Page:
The question of religious tolerance may very well be the single most divisive issue among secular liberals in the west. From the proposed French ban on female head-covering to pandering defenses of female circumcision, liberals find themselves divided on the question of when and whether it is appropriate to tolerate the institutionalized intolerance that is often a part of religious conviction. The debate takes on a special vitriol in the United States where minority religious rights are as close to a sacred value as any secular principle could be. We hold it as a virtue to protect freedom of worship, even if we cannot agree about what god, if any, is worthy of our worship. But, at the same time, we are made uncomfortable when confronted with the racist, sexist, homophobic, violent, and xenophobic descriptions and prescriptions that lurk in the pages of every major religious text. We embrace liberal theologies that explain away these uncomfortable details, and we shake our heads with frustration when confronted with fundamentalists who refuse to compromise.
The recent controversy over the proposed plan to build a Muslim community center- which would include a mosque- a few blocks from where the World Trade Center once stood has given me pause to reconsider the puzzle of religious tolerance. Let me say from the outset that I have no problem with a mosque being built at or near ground zero. If the United States protects the rights of citizens to peaceably assemble for the purposes of religious worship and fellowship, then it should protect that right for all citizens, regardless of the content of their beliefs. Moreover, most of the people who are complaining about this "disrespect" or "insensitivity" really just have a problem with Muslims, not the content of their beliefs (which are, incidentally, much more similar to the beliefs of Christians and Jews than are secular philosophies and various other Eastern and polytheistic religions). So, lest there be any confusion on the matter, I am not on the same side as Sarah Palin and her ilk. I don’t think building a house of prayer "hurts hearts." I don’t think every Muslim is a potential plane hijacker anymore than every Christian is a potential abortion-clinic bomber. And, if places of worship are going to be built, I think the former site of the Twin Towers is as good a place as any to put one.
All of that being said, I don’t think the imperative to tolerate peaceful assembly or private religious fellowship in any way extends to an imperative to respect religious belief. If your religion tells you that the world is less than 7,000 years old and you believe it, then I think you are an idiot. If your religion tells you to disown your gay son and shun your immodest daughter and you do it, then I say you’re an awful person. I can tolerate your believing things that are nonsense so long as you aren’t breaking the laws we’ve both agreed to obey, but that doesn’t mean I respect what you believe. Moreover, I think I have a moral obligation to challenge your beliefs when you hold them up in defense of a policy that will affect me and other people in my community.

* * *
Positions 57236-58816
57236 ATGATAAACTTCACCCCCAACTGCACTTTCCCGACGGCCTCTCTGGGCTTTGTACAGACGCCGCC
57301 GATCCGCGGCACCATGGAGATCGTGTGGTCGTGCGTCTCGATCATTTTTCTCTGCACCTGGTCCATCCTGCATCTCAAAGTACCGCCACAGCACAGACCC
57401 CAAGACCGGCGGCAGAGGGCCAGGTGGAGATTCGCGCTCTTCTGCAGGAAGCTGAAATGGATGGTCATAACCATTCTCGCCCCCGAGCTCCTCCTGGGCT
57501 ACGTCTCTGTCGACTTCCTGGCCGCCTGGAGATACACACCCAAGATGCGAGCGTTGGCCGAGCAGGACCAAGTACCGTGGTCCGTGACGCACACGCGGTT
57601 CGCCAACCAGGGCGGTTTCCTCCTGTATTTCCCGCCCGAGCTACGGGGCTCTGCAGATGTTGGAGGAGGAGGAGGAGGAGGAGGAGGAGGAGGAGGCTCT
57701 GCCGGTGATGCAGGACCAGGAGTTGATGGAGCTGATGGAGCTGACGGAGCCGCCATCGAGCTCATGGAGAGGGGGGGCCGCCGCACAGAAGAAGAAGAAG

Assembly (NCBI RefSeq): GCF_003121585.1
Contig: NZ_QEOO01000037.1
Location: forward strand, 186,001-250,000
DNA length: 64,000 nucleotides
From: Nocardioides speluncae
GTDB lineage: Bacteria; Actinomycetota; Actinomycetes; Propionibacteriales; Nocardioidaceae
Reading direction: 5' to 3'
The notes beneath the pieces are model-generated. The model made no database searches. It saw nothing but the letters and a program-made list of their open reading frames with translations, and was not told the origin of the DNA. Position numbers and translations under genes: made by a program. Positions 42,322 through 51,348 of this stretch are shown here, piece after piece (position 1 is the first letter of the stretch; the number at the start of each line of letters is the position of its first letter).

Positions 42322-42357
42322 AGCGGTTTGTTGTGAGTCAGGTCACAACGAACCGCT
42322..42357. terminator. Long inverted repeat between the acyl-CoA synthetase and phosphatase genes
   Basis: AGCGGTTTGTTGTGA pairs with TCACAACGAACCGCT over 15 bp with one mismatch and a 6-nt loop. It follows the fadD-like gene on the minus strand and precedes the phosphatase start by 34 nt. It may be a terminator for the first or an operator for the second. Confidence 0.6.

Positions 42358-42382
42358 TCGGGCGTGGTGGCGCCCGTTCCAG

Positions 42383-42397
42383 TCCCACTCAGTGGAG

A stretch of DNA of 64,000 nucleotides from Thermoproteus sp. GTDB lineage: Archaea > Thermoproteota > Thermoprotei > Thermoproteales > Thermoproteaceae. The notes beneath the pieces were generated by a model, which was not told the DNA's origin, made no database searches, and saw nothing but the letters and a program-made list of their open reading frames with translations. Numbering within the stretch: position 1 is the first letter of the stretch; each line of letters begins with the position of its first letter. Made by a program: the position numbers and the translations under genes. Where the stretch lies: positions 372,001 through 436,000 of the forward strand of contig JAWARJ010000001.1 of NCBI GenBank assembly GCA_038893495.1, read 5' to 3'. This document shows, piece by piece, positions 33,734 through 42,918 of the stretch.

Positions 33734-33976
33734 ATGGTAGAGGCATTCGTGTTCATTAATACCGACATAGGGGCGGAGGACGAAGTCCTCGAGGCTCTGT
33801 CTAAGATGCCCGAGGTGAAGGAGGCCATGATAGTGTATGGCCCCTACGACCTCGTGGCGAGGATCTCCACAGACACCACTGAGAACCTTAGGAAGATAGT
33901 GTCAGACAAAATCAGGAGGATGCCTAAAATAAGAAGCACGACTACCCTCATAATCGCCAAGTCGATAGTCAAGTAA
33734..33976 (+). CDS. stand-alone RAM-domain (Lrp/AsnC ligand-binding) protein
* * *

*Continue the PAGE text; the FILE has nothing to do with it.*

It’s this distinction between religious tolerance and religious respect that is really at issue in the mosque-at-ground-zero controversy. The most vocal critics of the mosque are not rabid atheists who are angry about religious zealots killing people. They are right-wing Christians. Now, leaving aside the possibility that some of the Christian mosque-building opponents are just plain racists, I think the best explanation for why this group opposes building an Islamic house of worship near the former site of the Twin Towers is that they conflate the imperative to tolerate peaceful religious practice with an obligation to respect the content of other people’s religious belief. Their thinking seems to be that because Muslim belief (among other things) motivated the 9/11 hijackers, showing tolerance for Muslim belief so close to the site of the attacks is an inappropriate sign of respect for the religion. If you think about it from their perspective, the twisted logic is not hard to follow. The Christian right is quite fond of accusing the secular left of intolerance. Whether by charging that the left is "closed-minded" for not teaching creationism as a science, or "ignoring the will of the people" when a federally-appointed judge overturns the church-promoted Proposition 8, Christians in this country are fond of painting themselves as the victims of religious persecution. So, given that the Christian right conflates legitimate challenges to their beliefs with "intolerance," it kind of makes sense that they might confuse the reasonable mandate to tolerate Muslim religious practice with a legitimate objection to belief in the tenets of Islam.
So, let me make the distinction between religious tolerance and religious respect explicit. Refusing to teach religious myth as science in public schools is not intolerant. Allowing homosexual couples the same legal rights as heterosexual couples is not intolerant. Blocking people from building a religious community center on property they have legally acquired is intolerant. In all three cases, I don’t respect the religious beliefs that motivate the project. I don’t believe in your God, so what you think He says about the age of the Earth, the sin of sodomy, and the proper way to pray doesn’t matter to me. In the first two cases, the issue is not private religious belief but the legal definition of the terms "science" and "marriage" which have implications for everyone in the country, regardless of their beliefs. In the third case, once the legal status of the building property is determined, the issue really is private religious belief. I am not affected by you praying at your house of worship, but I am affected by you legislating from it. Perhaps the religious right would appreciate the relative harmlessness of the former if they stopped doing the latter.